The Kirkwood gaps in the asteroid belt are associated with orbital resonances with Jupiter yet planets seem to prefer resonant locations. Why don't asteroids accumulate near the "Kirkwood locations" rather than avoid them??
This is actually a very subtle question, much more so than the answers to the similar questions provided in the comments give it credit for. When I was in graduate school at Ohio State I routinely asked this question to visiting dynamicists and invariably got different answers.
The very basic answer is that if you have two sufficiently strong resonances sufficiently close together, then the resonance will be unstable. Otherwise, the resonance will be stable. But what determines "sufficiently strong" and "sufficiently close" is where things get very complicated quickly. A basic criterion is the Chirikov criterion. (The Scholarpedia article is somewhat more detailed.) However, the Chirikov criterion is not universally valid.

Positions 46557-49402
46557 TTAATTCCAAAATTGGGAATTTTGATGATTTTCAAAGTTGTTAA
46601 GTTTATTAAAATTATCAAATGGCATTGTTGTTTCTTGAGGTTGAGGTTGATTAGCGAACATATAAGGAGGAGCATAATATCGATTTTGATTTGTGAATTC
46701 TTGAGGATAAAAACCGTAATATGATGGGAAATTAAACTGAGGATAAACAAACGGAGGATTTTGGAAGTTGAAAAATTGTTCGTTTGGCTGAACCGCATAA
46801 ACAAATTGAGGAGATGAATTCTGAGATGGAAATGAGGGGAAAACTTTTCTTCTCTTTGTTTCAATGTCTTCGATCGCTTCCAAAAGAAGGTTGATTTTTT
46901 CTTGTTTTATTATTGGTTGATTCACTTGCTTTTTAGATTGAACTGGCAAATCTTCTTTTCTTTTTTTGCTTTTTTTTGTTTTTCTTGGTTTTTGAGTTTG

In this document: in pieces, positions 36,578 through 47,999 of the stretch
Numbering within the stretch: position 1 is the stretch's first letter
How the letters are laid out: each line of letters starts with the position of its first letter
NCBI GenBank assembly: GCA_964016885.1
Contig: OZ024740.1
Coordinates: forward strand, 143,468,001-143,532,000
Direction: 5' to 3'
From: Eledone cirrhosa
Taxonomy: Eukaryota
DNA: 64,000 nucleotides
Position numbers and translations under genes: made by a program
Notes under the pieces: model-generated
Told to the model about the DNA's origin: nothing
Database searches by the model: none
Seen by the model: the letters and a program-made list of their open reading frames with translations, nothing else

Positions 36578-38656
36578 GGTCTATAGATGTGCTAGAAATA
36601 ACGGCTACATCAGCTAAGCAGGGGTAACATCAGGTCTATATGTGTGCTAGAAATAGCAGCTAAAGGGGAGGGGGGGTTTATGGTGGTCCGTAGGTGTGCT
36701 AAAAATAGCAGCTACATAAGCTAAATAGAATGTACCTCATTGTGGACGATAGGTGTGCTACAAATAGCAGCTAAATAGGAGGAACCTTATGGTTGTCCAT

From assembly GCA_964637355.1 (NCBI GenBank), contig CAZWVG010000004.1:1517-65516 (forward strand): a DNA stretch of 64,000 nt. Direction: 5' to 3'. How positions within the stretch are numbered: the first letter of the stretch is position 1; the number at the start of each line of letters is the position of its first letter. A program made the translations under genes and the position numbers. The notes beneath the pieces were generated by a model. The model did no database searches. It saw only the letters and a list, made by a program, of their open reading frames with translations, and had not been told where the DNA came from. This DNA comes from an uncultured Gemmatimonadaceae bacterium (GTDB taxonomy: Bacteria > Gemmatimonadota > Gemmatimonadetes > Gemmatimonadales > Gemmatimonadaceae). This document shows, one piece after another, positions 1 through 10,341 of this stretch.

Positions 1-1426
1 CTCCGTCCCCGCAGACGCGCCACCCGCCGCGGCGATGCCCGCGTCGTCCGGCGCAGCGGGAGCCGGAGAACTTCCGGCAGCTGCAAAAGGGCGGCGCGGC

If you have overlapping resonances, then an object gets bounced back and forth between these two resonances chaotically. These different resonances perturb the orbit in different ways, and eventually they will perturb the orbit into an unstable orbit, thus leading to depletion of the resonance. If a resonance is "distant" from other resonances, then the resonance tends to keep objects locked in place, leading to an excess of objects in the resonance.
Most of the resonances in the asteroid belt are fairly close together, which leads to them being unstable. The Kirkwood Gaps are the most prominent manifestation of these instabilities. For example, the Alinda family of asteroids are in a 1:3 resonance with Jupiter, and are very close to a 4:1 resonance with the Earth. This leads to instability, and hence very few asteroids in this family. However, in the outer Solar System, the resonances are generally far apart, and so are mostly stable. The plutinos are one example of such a stable resonance, being in a 3:2 resonance with Neptune.